NC House Republicans vote against same-sex, interracial marriage as bill passes Congress

Kaitlin McKeown/kmckeown@newsobserver.com

North Carolina’s newly elected senator, Ted Budd, voted Thursday against protecting same-sex and interracial marriages under federal law.

Budd, 51, of Davie County, voted with the majority of House Republicans against the Respect for Marriage Act, a bill that would legally protect these unions. But his vote didn’t stop the bill from moving to the president’s desk after the House voted 258 to 169 to pass the bill.

Cheers rang out from Democrats on the House floor and in the gallery above both parties as House Speaker Nancy Pelosi announced the bill’s adoption.

Budd currently represents North Carolina’s 13th Congressional District in the U.S. House. But Budd’s vote is significant because of the small number of Republicans who worked with Democrats in the Senate — where Budd will hold a seat beginning in January — to pass the bill. Sen. Thom Tillis, another Republican from North Carolina, shocked his constituents when he worked with Democrats to advocate for the bill’s passage and helped create an amendment the House voted on Thursday.

Budd’s spokesman, Jonathan Felts, declined to comment on Budd’s vote.

House Vote

North Carolina’s House delegation voted along party lines again with it’s eight Republicans voting against the bill and its five Democrats voted in favor of it.

“History made,” tweeted Rep. Deborah Ross, a Democrat representing Wake County. “Today, we worked across party lines to reject hate and protect marriage equality across the country. We are stronger as a nation when every American is free to marry the person they love.”

Thursday marks the second time Budd voted against the bill. The House passed the Respect for Marriage Act 267-157 in July, with 47 Republicans voting with Democrats. None were from North Carolina.

The bill went to the Senate and would have gone to the president following final passage, but senators added an amendment with protections for religious institutions and safeguards against polygamous unions.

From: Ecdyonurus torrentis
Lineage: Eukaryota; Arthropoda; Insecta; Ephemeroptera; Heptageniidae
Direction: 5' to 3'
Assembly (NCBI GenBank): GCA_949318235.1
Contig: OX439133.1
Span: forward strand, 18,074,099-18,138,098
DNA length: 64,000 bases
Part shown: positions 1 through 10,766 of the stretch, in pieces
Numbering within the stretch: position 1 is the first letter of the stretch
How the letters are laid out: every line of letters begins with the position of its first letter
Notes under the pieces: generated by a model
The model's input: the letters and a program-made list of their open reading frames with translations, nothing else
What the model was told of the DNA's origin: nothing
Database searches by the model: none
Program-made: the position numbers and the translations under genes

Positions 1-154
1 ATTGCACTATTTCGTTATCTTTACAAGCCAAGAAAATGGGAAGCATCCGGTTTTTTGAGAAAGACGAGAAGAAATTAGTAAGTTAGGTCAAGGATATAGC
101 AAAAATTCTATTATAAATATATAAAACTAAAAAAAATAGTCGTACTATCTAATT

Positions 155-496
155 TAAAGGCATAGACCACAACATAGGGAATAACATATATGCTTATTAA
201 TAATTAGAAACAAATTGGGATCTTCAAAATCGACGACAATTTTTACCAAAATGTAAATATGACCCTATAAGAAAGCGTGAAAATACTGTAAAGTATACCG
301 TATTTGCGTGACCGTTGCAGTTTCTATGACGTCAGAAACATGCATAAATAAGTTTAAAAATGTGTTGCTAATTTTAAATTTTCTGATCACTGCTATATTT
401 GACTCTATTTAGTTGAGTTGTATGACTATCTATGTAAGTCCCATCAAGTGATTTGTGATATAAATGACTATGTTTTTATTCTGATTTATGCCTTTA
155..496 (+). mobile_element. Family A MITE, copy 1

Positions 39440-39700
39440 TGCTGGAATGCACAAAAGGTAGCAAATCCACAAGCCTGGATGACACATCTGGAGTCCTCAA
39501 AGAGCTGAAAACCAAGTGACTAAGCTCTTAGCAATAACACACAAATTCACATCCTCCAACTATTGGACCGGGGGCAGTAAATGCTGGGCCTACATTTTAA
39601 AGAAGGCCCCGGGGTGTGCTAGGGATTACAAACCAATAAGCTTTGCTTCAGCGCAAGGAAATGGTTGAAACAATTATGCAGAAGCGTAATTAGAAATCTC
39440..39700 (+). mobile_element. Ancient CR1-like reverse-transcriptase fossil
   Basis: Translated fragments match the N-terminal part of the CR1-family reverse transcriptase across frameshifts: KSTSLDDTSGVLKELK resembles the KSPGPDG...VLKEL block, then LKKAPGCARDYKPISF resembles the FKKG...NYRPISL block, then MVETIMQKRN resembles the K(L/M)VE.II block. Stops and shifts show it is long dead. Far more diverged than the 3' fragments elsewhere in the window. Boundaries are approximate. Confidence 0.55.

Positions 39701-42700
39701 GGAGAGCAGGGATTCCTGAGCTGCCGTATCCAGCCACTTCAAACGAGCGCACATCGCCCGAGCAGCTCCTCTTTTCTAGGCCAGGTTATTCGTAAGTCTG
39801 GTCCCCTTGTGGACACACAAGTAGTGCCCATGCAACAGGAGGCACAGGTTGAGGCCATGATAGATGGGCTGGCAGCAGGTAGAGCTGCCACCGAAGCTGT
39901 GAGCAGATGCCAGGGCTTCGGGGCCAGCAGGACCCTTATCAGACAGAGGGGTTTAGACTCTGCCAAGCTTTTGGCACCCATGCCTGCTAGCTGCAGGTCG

“This bipartisan legislation is a good compromise that provides permanent certainty for same-sex couples while ensuring robust protections for churches and religious organizations, protections that are more robust and expansive than what currently exists in federal law,” Tillis said in a written statement when the amendment was first introduced.

The amendment forced the bill back into the House for final approval before it heads to Biden.

Biden is expected to sign the Respect for Marriage Act into law quickly.

Senate vote

Currently, the Senate is evenly divided between the two parties. Ten Republicans needed to vote with Democrats to advance the bill.

Democrats pushed to protect same-sex marriages under federal law following a decision in June by the U.S. Supreme Court that overturned a landmark decision that protected a person’s right to an abortion. Justice Clarence Thomas wrote separately that the country’s highest court should reconsider rulings involving access to contraception, same-sex relationships and same-sex marriage.

From the beginning, Tillis advocated and supported the bill. Sen. Richard Burr, the Republican who Budd will replace next session, did not address his plans in advance of the vote, but he supported it.

Twelve Republicans voted last week alongside Democrats to advance it.

While Budd having voted in Burr’s place wouldn’t have changed the outcome, it’s not clear what it would have meant for behind-the-scenes negotiations among senators.